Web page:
Do dogs need rules?

Unbelievably, there are people in dog training circles who think positive-only training is wrong. But as Victoria Stilwell explains, positive does not equal permissive.

Cesar Millan is big on saying that dogs need rules, boundaries, and limitations, more than they need affection. Whether or not that’s true, I abandoned that notion around the time I learned that most of Millan’s methods are not backed by science or research.

I’ll be honest. I let my dogs do whatever they want, and I shower them with affection.

Know what else?

I can’t name a single rule that my dogs follow.

Not one.

Sure, they’re house trained and they walk on leashes. Do those count as rules?

German shepherd training

My doggie daddy and dog grandma are even more lenient with the rules than I am. Perhaps that explains the adoration in Mia’s eyes.

I can think of two rules that would be useful:

  1. No chewing doors.
  2. No surfing counters.

Left to their own devices, Mia won’t follow the first, and Leo won’t follow the second. Best I can do to enforce those rules is to block their access. Put an X-pen across the doors Mia likes to eat, and never leave food on the counter.

We were told to implement some strict rules when we first sought help for Isis’s leash reactivity. As far as I’m concerned, the world’s stupidest rule is that dogs shouldn’t be allowed on the bed.

I mean, sure, if your dog bites you in bed, or growls at your wife, probably keep him off the bed. But what did Isis sleeping on my pillow have to do with her lashing out at other dogs on leash?

At the time, I was willing to do anything to improve Isis’s behavior, but I couldn’t see Rob going along with the bed rule. Our initial plan when we first got her was to keep her off the furniture, but after about a week, Rob scooped our two-month-old dog into his arms and lay down with her, singing, “Whee! Isis is on the bed!”

I tried to enforce the new rules recommended by our trainers, but sure enough, I came home one night to find Rob watching a Seinfeld rerun in bed, with Isis sitting at his feet.

“Isis! Off the bed,” I ordered.

“She’s not allowed to be on the bed at all?” Rob asked. “I like visiting with her.”

Why did he have to be such a softie? He weakened my resolve. I sat down on the bed and when Isis jumped up again, I let her.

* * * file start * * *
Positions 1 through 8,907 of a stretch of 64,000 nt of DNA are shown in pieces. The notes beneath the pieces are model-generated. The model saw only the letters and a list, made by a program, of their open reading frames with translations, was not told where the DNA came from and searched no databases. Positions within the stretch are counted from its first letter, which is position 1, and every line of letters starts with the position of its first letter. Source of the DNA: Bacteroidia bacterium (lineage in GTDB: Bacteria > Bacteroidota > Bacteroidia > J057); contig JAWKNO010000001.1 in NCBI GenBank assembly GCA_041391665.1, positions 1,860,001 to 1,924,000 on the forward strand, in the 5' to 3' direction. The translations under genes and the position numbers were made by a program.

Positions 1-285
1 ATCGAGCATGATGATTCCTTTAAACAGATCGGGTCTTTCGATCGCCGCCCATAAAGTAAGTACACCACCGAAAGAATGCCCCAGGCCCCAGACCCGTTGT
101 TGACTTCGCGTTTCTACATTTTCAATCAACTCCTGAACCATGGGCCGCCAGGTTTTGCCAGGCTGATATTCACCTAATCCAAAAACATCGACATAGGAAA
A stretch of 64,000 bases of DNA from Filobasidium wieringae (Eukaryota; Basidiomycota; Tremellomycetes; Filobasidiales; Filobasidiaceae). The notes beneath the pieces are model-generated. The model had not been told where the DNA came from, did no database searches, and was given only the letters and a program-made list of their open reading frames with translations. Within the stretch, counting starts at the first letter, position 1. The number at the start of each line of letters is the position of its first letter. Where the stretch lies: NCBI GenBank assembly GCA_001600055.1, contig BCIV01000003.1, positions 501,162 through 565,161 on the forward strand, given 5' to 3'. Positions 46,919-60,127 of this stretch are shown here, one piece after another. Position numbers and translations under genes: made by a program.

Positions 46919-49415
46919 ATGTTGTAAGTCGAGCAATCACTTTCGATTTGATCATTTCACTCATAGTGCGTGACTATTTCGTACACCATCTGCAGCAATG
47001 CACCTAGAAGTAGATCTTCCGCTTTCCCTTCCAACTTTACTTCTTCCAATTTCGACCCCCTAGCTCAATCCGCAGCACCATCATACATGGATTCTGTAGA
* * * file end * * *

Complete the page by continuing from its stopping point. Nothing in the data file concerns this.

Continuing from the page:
“Those rules are for bad dogs,” I told her. “We have a good dog.”

Now, here were are, five years later with no rules.

I want to be a responsible dog owner, really I do. I was grateful when Fern Camacho’s podcast The Great Dog Adventure covered the topic: What Rules Should Your Dog Have?

I was further relieved that he validated my feeling that when you have older, basically well-behaved dogs, you can ease up on the rules. We did have rules for Leo when he was a puppy. Now that he doesn’t chew furniture anymore, he has more freedom.

We don’t make our dogs sit for 15 minutes before feeding them, and Fern says they don’t have to, as long as they don’t ambush us. Listening to the podcast, I laughed when Fern said sometimes it’s enough for a dog to make eye contact and check in before being given a treat. Reminded me of a time when I was trying to be strict, and I saw Rob’s mom give Isis some treats.

“You have to make her do something before you give her a treat,” I said.

“She did do something,” Alice said. “She looked at me.”

What do you guys think? Do good dogs even need rules? What rules do you have for your dogs?

This is my first time joining the Thursday Barks and Bytes Blog Hop, hosted by 2 Brown Dawgs and Heart Like a Dog.

Heart Like a Dog

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WOOF! Handler Error

You know how no parents think their baby is ugly? Sometimes it’s hard for parents of reactive dogs to see their dogs as scary.